‘Elk hunting is no child’s play’

Animal rights campaigners are in uproar over reports that a pre-school in northern Sweden took its children out elk hunting. It was all pretend but campaigners allege that an ulterior motive lay behind the brutal game.

The children, attending Vintergatan pre-school in the northern Sweden town of Gräsmyr, were taken on a pretend elk hunt last week and were encouraged to shoot at an elk puppet made from cloth and filled with buns.

The move was tasteless, argues Alexandra Leijonhufvud at animal rights group Djurens rätt, who question whether the pre-school’s actions were consistent with the national curriculum.

“Pre-school children are a target group identified by the Swedish Association for Hunting and Wildlife Management (Jägareförbundet). They run specific campaigns to encourage children’s interest in killing animals,” wrote Leijonhufvud in an open letter on the group’s web page.

Staff at Vintergatan pre-school do not agree, local newspaper Västerbottens-Kuriren writes.

“For our children who grow up in an environment where hunting is part of everyday life it is important that the children also be given the chance to take a position on the issue, as part of their pre-school education,” said teacher Maria Nygård.


‘Stop taking selfies with elk,’ police warn Stockholmers

Stockholm police have asked the public to stop taking photos with elk, after several of the wild animals had to be killed after getting agitated by selfie-takers.

'Stop taking selfies with elk,' police warn Stockholmers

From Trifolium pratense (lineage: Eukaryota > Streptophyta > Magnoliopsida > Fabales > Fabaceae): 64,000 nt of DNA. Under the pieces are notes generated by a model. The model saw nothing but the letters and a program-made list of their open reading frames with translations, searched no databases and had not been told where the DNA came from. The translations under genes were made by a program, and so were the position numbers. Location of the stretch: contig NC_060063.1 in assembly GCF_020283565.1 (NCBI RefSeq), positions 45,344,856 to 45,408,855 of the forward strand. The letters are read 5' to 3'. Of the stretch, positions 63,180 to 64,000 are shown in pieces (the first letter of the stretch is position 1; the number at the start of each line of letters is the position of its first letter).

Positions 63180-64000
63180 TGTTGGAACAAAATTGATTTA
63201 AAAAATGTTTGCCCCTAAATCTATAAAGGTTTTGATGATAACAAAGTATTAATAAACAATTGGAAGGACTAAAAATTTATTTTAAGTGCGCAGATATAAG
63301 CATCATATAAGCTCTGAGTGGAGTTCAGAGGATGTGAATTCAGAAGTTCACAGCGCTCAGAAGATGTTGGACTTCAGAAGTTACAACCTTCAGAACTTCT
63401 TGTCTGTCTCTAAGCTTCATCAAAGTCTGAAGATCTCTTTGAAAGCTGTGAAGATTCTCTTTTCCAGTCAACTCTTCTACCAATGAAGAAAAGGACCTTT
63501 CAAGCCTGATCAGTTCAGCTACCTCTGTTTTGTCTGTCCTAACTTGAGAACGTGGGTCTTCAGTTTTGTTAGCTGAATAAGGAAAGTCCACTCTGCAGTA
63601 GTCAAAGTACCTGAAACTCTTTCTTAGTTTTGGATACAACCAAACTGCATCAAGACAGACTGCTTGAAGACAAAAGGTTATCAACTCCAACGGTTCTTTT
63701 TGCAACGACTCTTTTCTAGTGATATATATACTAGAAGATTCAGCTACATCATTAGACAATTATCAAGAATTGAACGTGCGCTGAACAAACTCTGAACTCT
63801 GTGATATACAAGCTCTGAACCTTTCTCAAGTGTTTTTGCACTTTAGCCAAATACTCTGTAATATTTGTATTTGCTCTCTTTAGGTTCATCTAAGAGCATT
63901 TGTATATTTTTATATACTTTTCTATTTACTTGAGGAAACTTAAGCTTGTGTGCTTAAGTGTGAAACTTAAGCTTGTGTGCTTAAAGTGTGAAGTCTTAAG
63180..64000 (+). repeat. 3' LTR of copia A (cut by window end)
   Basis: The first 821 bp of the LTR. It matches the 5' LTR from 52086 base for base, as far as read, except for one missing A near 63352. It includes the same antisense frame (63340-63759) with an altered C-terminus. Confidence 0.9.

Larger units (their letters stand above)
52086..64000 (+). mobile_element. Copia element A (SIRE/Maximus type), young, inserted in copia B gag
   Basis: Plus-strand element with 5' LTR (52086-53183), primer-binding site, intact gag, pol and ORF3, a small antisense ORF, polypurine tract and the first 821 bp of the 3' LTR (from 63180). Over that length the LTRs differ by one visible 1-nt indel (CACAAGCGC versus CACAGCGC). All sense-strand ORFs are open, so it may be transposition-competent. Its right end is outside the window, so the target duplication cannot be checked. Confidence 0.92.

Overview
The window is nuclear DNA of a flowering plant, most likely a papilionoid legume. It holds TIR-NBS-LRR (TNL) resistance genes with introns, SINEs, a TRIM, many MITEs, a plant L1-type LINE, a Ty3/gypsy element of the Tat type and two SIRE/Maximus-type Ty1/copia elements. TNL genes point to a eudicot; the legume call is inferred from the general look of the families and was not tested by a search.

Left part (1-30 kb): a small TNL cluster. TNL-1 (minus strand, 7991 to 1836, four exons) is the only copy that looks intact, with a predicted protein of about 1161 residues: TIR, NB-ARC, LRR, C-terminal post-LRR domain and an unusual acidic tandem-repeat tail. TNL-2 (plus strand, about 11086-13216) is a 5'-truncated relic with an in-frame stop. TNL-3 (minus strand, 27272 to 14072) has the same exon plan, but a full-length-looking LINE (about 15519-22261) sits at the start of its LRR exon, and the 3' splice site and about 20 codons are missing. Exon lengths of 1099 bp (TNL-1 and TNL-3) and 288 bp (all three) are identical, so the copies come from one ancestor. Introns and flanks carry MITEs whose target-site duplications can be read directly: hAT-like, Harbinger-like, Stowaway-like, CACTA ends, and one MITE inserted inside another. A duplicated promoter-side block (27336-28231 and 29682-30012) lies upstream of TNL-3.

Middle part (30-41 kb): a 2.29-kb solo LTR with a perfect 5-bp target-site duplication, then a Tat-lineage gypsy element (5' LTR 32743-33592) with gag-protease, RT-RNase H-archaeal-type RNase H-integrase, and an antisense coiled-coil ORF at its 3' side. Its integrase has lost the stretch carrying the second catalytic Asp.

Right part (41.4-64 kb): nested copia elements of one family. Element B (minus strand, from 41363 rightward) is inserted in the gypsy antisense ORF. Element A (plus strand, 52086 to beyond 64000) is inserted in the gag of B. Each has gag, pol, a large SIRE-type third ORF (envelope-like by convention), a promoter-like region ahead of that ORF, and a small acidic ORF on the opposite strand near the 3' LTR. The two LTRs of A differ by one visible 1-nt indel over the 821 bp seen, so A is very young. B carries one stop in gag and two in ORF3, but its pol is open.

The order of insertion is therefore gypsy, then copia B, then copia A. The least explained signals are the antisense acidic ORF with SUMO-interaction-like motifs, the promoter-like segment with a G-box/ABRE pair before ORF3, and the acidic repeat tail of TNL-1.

Whether in nature or in the city, if you do see an elk in Sweden, always keep a distance. Photo: Lola Akinmade Åkerström/

Police needed to shoot the elk after they wandered into residential areas including Nacka and Enskede in the capital, Mitt i Stockholm reports.

“An elk that has got lost can usually find its way back if it is calm. But when people run up and take pictures, it becomes stressed and aggressive. It is utterly misanthropic and it’s outrageous that people do not understand better,” police officer Kenneth Kronberg, responsible for the National Game Accident Council (NVR), told the newspaper. 

“Game wardens have agreed that there is nothing wrong with the elk in the city. However, they get very stressed because there are so many people trying to take pictures. That’s why we have to kill the elk, because of 08-ers [a pejorative term for Stockholmers] who think the animal world looks like a Walt Disney movie.”

As well as avoiding taking photos with the animals, police also urged the public to avoid attempting to pet or stroke them, or getting too close. If you see a wild elk, instead you should keep a safe distance away.

In 2017, a rare while elk drew crowds of visitors hoping to catch a glimpse after a video went viral, and again police had to warn the public to treat the animal with care and avoid approaching it. The elk then grew aggressive, charging at a dog-walker, which led police to say they would need to kill the elk if they could not chase it away from the residential area.